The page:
Part of the Passably Perfect Philosophy is to start building small habits that can turn into bigger ones. I’m a naturally anxious person, and the anxiety of failure keeps me from trying new things consistently.
It’s time for a change.
Everyone is talking about fresh starts, a new decade, how New Year’s Resolutions work or don’t work, and it can become white noise very quickly. I know that for me, even the beginning of a week or a month can feel like a fresh start. I’m very hesitant to try anything new in the middle of the week. While I think a resolution for a whole year is probably unrealistic for me, I do believe in goals that can build better habits, so I’m going to focus on specific things during each month.
I’m starting small with three things:
1. Teach my puppy to stop barking. I have a 4-month-old mini golden doodle, and she’s so stinking cute I can’t stand it. She has one really bad habit already, though: she barks whenever you walk in the door, or when she wants your undivided attention. She doesn’t stop. I did some research and have a couple of techniques that I’m going to exercise every day
2. Exercise for 30 minutes 5 days a week. I am so bad at exercise! I am not athletic at all, but I know that I feel better when I’m more active, but I also work long hours and have a long commute, so it can be really hard for me to find the motivation to spend my precious home-hours working out. Just as a start, I’m giving myself some leeway to fail a little bit. I don’t have to get in shape overnight, I just have to build the habit. Small workouts to start with will help me build a foundation to begin truly improving my health and body as the year progresses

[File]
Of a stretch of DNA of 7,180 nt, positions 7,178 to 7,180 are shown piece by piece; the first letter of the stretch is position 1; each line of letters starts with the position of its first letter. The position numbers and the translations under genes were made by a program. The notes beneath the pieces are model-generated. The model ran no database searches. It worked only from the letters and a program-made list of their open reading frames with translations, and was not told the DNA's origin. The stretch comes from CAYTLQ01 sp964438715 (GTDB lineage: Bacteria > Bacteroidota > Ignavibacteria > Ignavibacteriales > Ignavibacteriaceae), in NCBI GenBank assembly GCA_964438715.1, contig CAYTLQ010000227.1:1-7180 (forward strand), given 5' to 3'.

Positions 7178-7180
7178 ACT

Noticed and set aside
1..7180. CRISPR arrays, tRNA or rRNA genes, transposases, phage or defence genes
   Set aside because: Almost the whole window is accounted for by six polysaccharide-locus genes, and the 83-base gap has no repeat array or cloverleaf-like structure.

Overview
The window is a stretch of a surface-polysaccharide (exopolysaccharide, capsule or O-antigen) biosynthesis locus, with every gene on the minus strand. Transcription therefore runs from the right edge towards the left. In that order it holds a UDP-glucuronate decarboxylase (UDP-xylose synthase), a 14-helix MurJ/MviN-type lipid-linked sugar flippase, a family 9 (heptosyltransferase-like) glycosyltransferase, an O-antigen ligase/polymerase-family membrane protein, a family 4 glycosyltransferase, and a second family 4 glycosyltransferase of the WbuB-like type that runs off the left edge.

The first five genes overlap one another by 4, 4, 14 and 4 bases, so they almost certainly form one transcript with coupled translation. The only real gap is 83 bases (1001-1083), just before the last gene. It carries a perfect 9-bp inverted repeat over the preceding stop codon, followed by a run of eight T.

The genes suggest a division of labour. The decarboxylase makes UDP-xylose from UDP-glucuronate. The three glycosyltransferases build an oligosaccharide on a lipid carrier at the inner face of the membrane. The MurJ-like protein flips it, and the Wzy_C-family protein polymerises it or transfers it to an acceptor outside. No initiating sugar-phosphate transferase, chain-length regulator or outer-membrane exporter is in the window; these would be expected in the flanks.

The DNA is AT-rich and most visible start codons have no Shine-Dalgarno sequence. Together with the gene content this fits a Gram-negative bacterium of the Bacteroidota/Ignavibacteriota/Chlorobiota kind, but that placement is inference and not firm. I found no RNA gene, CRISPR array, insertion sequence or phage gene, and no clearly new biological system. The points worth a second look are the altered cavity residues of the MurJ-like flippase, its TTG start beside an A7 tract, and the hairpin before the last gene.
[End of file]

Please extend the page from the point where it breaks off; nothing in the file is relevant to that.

3. Stop complaining at work. As an anxious person afraid of vulnerability, I have found that it is much more comfortable to bond with a coworker over how bad your day or week is rather than tell them good things that happened. I don’t like sharing positive things at work because I feel like they’re too personal, mostly because they’re individual experiences rather than collective experiences. The problem is, complaining sucks: I start to dread going back to work when I’m actually lucky enough to have a job that I enjoy; I feel more toxic and anxious when I complain on a regular basis. Instead, I’ve decided to start talking about potential solutions when I feel like complaining or finding something positive to praise about a situation rather than focus on the bad. It’s going to require a lot of creativity, and I think this will be the most difficult goal in my January Set.
So there you have it: my January Goals. I’ll keep you updated on how they are going, and start thinking of how I can build on them. Feel free to share some of your goals in 2020, I’d love to hear them!